Why your tech preference matters and what it says about you.
Compatibility was already complicated enough. She's an only-child; he's from a family of 12. He's a meticulous planner; she's fly-by-her-seat spontaneous. But technology is fast adding an entirely new layer of compatibility for would-be couples. And it can suss out the potential for a relationship in a matter of dates, reports Monica Hesse for The Washington Post.
Apparently, the forty-ish are most likely to be in sync technologically (with their preference for phone communication). Twentysomethings are most likely to experiment with tech gadgets until they figure out what love lines work best. But men and women in their thirties tend to take "independent, a-la-carte approaches to their technology," according to Lawless.
A few of the most common tech mismatches:
1. To Text or To Call? After a first date, she's waiting for that first follow-up call. Instead, she gets a text—the first techno letdown that can signify more to come. She wonders if this is the type of man who, instead of returning a call by dialing, texts back. Maybe he's dumped a girl by e-mail before, she imagines. Two months of dating go by. A total of four phone conversations take place. Phone calls become a big, scary thing. Like that, it's over.
2. What's Your Frequency? In the first month of dating, his daily texting gradually increases until he's sending five, six, up to seven short messages a day. "Hey, beautiful!", "It's raining out", "What do you feel like eating tonight?" She's feeling a bit smothered by the influx of sweet-nothing texts that have nada to do with specific plans. There's no exchange of address, no time-to-be-there included. She eventually gets vexed by the frequent interruption and stops responding. He feels unwanted. Thus, game over.Relationship Red Flags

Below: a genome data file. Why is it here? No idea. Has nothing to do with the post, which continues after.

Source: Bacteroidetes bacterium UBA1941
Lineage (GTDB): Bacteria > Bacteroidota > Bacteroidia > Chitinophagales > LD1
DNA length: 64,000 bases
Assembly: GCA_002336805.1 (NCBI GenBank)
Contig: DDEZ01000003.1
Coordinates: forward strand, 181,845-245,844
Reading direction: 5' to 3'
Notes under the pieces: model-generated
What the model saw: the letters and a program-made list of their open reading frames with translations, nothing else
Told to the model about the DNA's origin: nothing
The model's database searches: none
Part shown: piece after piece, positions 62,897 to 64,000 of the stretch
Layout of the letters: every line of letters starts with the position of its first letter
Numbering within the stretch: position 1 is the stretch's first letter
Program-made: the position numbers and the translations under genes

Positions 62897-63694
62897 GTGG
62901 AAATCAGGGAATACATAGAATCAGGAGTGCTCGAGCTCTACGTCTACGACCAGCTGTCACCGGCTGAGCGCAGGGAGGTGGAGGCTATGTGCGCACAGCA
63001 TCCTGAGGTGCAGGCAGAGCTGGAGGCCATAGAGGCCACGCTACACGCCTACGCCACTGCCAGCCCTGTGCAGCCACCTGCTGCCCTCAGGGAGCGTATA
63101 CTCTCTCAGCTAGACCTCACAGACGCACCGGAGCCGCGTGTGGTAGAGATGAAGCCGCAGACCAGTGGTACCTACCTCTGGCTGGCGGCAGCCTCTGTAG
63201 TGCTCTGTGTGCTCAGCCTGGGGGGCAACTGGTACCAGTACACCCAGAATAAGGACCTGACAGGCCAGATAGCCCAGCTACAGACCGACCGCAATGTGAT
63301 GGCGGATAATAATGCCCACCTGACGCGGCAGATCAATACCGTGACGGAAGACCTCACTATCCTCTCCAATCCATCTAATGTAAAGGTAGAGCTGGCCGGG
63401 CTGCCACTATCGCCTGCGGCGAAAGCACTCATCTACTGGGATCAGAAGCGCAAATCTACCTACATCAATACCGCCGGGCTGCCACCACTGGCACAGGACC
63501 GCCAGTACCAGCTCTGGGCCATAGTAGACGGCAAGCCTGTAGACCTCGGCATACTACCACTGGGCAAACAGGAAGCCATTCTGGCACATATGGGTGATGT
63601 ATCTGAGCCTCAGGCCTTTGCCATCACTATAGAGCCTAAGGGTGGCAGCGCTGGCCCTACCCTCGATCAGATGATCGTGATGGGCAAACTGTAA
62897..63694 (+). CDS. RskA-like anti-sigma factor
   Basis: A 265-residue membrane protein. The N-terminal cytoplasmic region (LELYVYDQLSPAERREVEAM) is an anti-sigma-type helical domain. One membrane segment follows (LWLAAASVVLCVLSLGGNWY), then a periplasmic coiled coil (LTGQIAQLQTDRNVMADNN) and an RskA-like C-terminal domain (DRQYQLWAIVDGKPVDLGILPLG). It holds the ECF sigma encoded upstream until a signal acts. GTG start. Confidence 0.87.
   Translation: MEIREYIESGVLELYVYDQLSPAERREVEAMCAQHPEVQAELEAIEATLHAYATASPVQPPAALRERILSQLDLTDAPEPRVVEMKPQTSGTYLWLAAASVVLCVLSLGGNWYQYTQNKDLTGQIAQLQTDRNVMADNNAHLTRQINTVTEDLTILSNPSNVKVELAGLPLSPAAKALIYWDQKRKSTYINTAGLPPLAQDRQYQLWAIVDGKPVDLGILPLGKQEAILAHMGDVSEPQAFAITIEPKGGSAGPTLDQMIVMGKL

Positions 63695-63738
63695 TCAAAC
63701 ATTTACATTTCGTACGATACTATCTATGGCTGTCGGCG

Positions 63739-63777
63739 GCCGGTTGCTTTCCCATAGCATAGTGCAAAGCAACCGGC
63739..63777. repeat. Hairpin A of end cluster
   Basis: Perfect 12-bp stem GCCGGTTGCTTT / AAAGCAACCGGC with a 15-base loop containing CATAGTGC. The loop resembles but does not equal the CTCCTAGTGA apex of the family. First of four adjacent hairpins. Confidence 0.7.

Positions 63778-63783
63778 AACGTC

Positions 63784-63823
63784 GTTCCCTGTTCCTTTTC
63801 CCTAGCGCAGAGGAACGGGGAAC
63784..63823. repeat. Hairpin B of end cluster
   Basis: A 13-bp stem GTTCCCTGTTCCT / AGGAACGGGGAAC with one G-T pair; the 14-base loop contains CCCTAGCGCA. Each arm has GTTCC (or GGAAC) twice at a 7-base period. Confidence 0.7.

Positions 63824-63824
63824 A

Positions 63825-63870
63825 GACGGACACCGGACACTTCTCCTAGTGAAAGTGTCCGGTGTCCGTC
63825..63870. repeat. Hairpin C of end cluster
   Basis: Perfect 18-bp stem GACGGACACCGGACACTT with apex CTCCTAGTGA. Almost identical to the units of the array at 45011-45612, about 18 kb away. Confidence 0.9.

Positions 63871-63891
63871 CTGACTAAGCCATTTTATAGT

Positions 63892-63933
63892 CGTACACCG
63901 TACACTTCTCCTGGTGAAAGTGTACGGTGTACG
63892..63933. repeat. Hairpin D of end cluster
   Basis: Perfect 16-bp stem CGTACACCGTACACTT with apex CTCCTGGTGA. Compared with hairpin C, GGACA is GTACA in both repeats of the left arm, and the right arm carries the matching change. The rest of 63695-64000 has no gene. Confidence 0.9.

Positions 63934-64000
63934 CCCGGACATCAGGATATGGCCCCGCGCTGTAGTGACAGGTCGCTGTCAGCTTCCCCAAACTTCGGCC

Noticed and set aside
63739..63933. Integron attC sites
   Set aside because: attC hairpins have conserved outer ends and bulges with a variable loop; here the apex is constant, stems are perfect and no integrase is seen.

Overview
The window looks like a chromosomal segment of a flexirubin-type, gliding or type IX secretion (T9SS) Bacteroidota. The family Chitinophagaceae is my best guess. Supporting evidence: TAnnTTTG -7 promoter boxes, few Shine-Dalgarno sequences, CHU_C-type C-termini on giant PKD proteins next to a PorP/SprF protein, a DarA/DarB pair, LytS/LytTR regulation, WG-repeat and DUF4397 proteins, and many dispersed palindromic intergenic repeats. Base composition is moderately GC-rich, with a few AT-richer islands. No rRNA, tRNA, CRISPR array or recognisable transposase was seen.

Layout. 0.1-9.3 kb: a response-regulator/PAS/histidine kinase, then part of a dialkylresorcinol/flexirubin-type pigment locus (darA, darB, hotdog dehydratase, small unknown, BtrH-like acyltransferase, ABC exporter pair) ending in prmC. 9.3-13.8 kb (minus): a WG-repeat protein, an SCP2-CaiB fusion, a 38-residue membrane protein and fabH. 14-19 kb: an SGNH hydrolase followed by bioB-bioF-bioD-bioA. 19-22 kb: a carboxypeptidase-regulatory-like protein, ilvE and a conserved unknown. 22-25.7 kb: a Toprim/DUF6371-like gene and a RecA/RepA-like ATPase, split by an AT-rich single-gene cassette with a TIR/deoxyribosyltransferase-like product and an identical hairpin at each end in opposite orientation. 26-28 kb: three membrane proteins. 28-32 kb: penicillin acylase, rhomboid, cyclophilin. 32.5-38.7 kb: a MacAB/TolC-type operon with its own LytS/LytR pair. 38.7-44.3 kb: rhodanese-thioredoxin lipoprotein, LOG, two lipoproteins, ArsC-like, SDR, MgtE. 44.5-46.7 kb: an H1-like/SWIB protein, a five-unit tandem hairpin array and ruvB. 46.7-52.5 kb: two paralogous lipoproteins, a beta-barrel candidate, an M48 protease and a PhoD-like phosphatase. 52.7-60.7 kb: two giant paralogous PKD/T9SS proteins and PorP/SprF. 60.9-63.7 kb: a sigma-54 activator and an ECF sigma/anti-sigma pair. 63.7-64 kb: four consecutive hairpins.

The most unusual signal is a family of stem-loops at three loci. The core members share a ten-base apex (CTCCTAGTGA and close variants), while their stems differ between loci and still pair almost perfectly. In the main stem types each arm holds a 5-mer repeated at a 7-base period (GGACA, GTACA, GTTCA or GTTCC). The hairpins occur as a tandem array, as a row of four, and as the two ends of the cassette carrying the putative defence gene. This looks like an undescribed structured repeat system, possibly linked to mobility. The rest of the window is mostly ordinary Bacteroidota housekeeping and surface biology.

3. Tech Savvy or Stalkeresque? She's following him...on Twitter. He thought he wanted a partner who could be with him every step of the way, even as he navigates his moves for the day. But suddenly, he feels a whole lot less free. If I Tweet where I'm going, he wonders, is she going to show up there unannounced? Do I want this or not, he questions, adding in his mind that he is still technically not married and thus somewhat single. But how would she take it if he asked her not to show up at a Twitter-identified location unless explicitly invited? He mentions it. She gets the hint. Finito.
4. But I'm Not On Facebook. Suave, under-the-fray pick-up lines these days sound as carefree as, "I'll Facebook you," or, "Are you on Twitter?" But what happens when the party being hit on is not on these sites? The tech wires cross instantly. The only option remaining is to ask publicly for a number and plug it into a phone. This opens the door to a bigger possibility of rejection. Some will accept this risk; others will move right along to the next Facebook-friendly face.
Readers: Any of these sound familiar to you? Do Tell!